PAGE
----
Syncing Files Between PC’s and Mac’s

I don’t know how I missed this, but Microsoft has a really great product/service that allows you to synchronize files between multiple computers (PC’s and Mac’s) across the Internet (thanks Mike for pointing this out). In addition the product also allows you to share files with your friends. This communication happens in a private peer-2-peer fashion and is encrypted. The product is called FolderShare, and Microsoft purchased late last year and is offering the service for free.

Quoting from their site you can:

  • Synchronize all your devices – Retrieve work files at home or access photos at work. With your devices in sync, you no longer have to be frustrated that your information is on another computer.
  • Share files, photos, and home videos with your peers – Select the content you want to share, invite members, and they will be able to access the shared files directly from their device.
  • Access your computer or device remotely – FolderShare mobile access allows you to access your computer from any web browser.

The service works as advertised and is something that I plan to share with my Dad and Father-in-Law as a way for them to backup their information between their machines (they both have desktops and laptops) as well as provide them a way to backup to my house as well (if they want).

Initially I had thought that it would be perfect, easy to use solution to my off-site storage problem related to backup. While it works great, it does a have a few limitations that make it unsuitable for use in my particular situation.

The three big limiting factors are that it only supports files up to 2 GB in size (not that big of deal if you take that into account and split your big files), but the real killer for me is a limitation of 10,000 files per “library”. Some of my directories have over 25,000 files (think all the pictures my wife takes). I started thinking about workarounds, but eventually nixed those ideas as just too complex. The third issue is that it runs as a user level application. So that means that you have to be logged in and have the application running in order to it to sync.

This is a great tool for your personal and/or small business use. It is really easy to use, its free (at least for now), and it fills a niche in most people’s backup strategy by providing off-site backups, as well as access to your files (particularly if you are a laptop user), and finally it is cross platform Mac OSX and Windows.


I Want to Backup Both My Mac and PC

So I recently purchased two cheap 250 GB external USB hard drives. I plan to use them solely for backing up both my Mac and Windows PC. I plan to keep one unit at the house and the other off-site. Either at my office or maybe ship it to my Dad’s for safe keeping.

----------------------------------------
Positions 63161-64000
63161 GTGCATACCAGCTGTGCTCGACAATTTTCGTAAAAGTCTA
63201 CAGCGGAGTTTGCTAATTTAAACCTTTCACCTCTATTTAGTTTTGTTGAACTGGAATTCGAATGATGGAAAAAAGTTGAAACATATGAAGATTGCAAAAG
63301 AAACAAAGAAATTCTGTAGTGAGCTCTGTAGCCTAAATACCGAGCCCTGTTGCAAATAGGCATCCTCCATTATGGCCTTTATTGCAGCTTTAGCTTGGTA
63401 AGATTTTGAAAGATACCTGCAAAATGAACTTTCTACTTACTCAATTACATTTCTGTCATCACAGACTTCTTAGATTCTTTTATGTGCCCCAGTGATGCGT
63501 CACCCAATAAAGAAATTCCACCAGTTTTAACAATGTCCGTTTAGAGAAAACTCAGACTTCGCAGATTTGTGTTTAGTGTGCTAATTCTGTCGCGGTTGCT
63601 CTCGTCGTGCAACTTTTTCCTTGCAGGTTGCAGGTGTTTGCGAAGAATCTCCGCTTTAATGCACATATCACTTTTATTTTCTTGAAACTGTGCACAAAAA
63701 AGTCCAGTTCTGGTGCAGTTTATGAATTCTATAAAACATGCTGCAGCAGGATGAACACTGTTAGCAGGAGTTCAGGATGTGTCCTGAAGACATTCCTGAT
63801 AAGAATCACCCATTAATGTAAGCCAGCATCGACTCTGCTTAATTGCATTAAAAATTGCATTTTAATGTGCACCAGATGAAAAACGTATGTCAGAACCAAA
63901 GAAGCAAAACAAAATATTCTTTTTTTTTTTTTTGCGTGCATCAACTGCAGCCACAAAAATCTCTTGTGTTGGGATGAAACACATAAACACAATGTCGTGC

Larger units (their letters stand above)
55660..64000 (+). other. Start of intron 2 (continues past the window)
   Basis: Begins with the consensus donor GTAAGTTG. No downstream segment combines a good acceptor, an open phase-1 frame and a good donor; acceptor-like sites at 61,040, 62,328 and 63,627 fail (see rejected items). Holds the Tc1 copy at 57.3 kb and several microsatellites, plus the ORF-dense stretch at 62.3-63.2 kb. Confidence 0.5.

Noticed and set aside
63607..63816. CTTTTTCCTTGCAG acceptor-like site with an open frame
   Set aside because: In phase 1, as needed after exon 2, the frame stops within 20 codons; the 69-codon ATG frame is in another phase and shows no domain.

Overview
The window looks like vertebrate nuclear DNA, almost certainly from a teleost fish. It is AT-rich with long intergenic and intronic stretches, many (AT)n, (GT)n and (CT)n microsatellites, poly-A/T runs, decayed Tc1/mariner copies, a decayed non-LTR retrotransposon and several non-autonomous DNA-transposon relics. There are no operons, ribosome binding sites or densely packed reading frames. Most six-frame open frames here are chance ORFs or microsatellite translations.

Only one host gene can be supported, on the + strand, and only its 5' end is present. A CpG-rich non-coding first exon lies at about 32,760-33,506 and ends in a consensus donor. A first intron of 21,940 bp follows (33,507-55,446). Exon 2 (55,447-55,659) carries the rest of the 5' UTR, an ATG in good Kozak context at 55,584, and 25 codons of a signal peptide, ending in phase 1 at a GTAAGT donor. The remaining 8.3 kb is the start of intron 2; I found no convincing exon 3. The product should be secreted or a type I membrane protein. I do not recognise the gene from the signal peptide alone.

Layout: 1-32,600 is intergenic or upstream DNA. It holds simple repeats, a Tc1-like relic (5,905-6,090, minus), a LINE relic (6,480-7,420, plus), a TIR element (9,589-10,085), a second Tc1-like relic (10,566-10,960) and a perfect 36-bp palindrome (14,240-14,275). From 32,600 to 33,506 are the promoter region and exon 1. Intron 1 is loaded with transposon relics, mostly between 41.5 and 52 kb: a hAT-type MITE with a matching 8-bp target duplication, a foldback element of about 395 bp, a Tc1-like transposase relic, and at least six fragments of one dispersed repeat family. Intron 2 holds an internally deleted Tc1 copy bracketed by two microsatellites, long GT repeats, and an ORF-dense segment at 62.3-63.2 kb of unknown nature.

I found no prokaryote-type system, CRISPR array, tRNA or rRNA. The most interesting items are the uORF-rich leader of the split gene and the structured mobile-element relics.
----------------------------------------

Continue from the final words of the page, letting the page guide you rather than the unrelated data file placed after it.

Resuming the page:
I’ve been looking around for the best ways to backup both systems to the same hard drive. My problem is that I want to the solution to be simple and robust. Ideally, I’d like to be able to plug the hard drive into either computer and back the other up. I’d like to be able to see the files from both OS’s at the same time. I’d like to do daily, weekly, monthly backups with incremental and compression. It would be nice to also mirror the boxes so that I have a bootable device as well.

I know that I won’t get all that with just one solution (and basically 1 drive). I’m going to try a few things and see what works so this post is basically just to document some initial finding to see what I may want to try.

I found the following on the forums at OSXFAQ:

Under Panther, the command line diskutil tool has an option entitled “MBRFormat” for its “partition” verb, which writes the MBR in DOS/Windows format.

In other words, if you have a disk which is accessible through the device node /dev/disk1, and you wish to partition it into two 80GB partitions – one FAT32 and one HFS+J, you do it as follows:

diskutil partitionDisk /dev/disk1 2 MBRFormat MS-DOS DosDrive 80G "Journaled HFS+" MacDrive 80G

This would allow my to plug the drive into either type of computer and copy the data over using some method. On the Mac I’d be able to see both file system types, but without some commercial software like MacDrive I would only be able to see the FAT32 partition on the PC. I could leave the drive attached to the Mac and copy the files over the network from the PC. I’d then be able to restore directly if I needed to. I’d need some software on the Mac to make this work.

One really neat solution (that is probably overkill for me) is called BackupPC.

BackupPC is a high-performance, enterprise-grade system for backing up Linux and WinXX PCs and laptops to a server’s disk. BackupPC is highly configurable and easy to install and maintain.

Given the ever decreasing cost of disks and raid systems, it is now practical and cost effective to backup a large number of machines onto a server’s local disk or network storage. This is what BackupPC does. For some sites, this might be the complete backup solution …

BackupPC is written in Perl and extracts backup data via SMB using Samba, tar over ssh/rsh/nfs, or rsync. It is robust, reliable, well documented and freely available as Open Source on SourceForge …

BackupPC Features:

  • A clever pooling scheme minimizes disk storage and disk I/O. Identical files across multiple backups of the same or different PCs are stored only once resulting in substantial savings in disk storage and disk I/O.
  • One example of disk use: 95 laptops with each full backup averaging 3.6GB each, and each incremental averaging about 0.3GB. Storing three weekly full backups and six incremental backups per laptop is around 1200GB of raw data, but because of pooling and compression only 150GB is needed.
  • Optional compression support further reducing disk storage. Since only new files (not already pooled) need to be compressed, there is only a modest impact on CPU time…

I’ve also looked at

  • rdiff-backup which uses rsync like methods plus incremental backups (even of binary files) but they don’t have good windows support yet
  • SuperDuper which is a free/shareware Mac application that will make a mirrored bootable drive as well as has other backup modes.
  • An article about HOWTO: Backup Your Mac With rsync which I’ve used before
  • Dirvish which is a set of scripts for rsync based backups
  • A script for copying opened files on Windows XP and 2003 Server (it uses VSS)